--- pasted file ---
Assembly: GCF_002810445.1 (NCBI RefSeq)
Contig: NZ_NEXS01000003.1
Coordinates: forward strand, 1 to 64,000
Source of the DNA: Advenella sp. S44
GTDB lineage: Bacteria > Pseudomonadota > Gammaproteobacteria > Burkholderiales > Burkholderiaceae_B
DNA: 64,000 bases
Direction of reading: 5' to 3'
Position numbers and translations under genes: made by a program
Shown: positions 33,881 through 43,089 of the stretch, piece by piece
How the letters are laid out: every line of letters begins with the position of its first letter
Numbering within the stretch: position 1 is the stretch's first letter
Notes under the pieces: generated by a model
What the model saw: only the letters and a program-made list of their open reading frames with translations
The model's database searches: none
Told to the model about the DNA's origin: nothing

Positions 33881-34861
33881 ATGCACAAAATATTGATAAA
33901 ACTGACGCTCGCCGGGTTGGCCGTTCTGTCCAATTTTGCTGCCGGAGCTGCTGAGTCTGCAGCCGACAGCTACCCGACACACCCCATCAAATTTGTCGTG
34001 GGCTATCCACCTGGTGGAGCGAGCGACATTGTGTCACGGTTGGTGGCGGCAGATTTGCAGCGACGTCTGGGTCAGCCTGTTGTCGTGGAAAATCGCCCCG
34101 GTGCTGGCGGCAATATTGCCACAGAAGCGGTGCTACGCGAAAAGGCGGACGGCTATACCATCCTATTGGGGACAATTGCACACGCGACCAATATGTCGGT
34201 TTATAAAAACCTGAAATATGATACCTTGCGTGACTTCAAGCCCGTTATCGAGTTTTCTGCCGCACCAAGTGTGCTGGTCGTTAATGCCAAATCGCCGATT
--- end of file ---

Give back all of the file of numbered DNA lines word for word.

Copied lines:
Assembly: GCF_002810445.1 (NCBI RefSeq)
Contig: NZ_NEXS01000003.1
Coordinates: forward strand, 1 to 64,000
Source of the DNA: Advenella sp. S44
GTDB lineage: Bacteria > Pseudomonadota > Gammaproteobacteria > Burkholderiales > Burkholderiaceae_B
DNA: 64,000 bases
Direction of reading: 5' to 3'
Position numbers and translations under genes: made by a program
Shown: positions 33,881 through 43,089 of the stretch, piece by piece
How the letters are laid out: every line of letters begins with the position of its first letter
Numbering within the stretch: position 1 is the stretch's first letter
Notes under the pieces: generated by a model
What the model saw: only the letters and a program-made list of their open reading frames with translations
The model's database searches: none
Told to the model about the DNA's origin: nothing

Positions 33881-34861
33881 ATGCACAAAATATTGATAAA
33901 ACTGACGCTCGCCGGGTTGGCCGTTCTGTCCAATTTTGCTGCCGGAGCTGCTGAGTCTGCAGCCGACAGCTACCCGACACACCCCATCAAATTTGTCGTG
34001 GGCTATCCACCTGGTGGAGCGAGCGACATTGTGTCACGGTTGGTGGCGGCAGATTTGCAGCGACGTCTGGGTCAGCCTGTTGTCGTGGAAAATCGCCCCG
34101 GTGCTGGCGGCAATATTGCCACAGAAGCGGTGCTACGCGAAAAGGCGGACGGCTATACCATCCTATTGGGGACAATTGCACACGCGACCAATATGTCGGT
34201 TTATAAAAACCTGAAATATGATACCTTGCGTGACTTCAAGCCCGTTATCGAGTTTTCTGCCGCACCAAGTGTGCTGGTCGTTAATGCCAAATCGCCGATT